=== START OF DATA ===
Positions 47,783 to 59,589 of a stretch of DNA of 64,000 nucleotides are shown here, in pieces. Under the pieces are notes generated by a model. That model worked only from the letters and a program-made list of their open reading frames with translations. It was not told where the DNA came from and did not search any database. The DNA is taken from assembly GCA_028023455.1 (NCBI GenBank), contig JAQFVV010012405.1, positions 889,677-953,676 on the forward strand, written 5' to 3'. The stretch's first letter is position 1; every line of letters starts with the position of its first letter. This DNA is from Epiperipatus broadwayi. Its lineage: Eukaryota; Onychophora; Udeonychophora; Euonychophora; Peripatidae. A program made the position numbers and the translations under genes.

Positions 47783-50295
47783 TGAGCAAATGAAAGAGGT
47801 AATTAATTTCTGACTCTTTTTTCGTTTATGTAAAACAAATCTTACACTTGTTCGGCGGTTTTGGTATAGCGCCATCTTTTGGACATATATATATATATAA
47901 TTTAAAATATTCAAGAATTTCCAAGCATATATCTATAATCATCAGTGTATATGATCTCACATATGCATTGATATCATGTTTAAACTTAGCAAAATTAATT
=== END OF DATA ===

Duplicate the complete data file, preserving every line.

Positions 47,783 to 59,589 of a stretch of DNA of 64,000 nucleotides are shown here, in pieces. Under the pieces are notes generated by a model. That model worked only from the letters and a program-made list of their open reading frames with translations. It was not told where the DNA came from and did not search any database. The DNA is taken from assembly GCA_028023455.1 (NCBI GenBank), contig JAQFVV010012405.1, positions 889,677-953,676 on the forward strand, written 5' to 3'. The stretch's first letter is position 1; every line of letters starts with the position of its first letter. This DNA is from Epiperipatus broadwayi. Its lineage: Eukaryota; Onychophora; Udeonychophora; Euonychophora; Peripatidae. A program made the position numbers and the translations under genes.

Positions 47783-50295
47783 TGAGCAAATGAAAGAGGT
47801 AATTAATTTCTGACTCTTTTTTCGTTTATGTAAAACAAATCTTACACTTGTTCGGCGGTTTTGGTATAGCGCCATCTTTTGGACATATATATATATATAA
47901 TTTAAAATATTCAAGAATTTCCAAGCATATATCTATAATCATCAGTGTATATGATCTCACATATGCATTGATATCATGTTTAAACTTAGCAAAATTAATT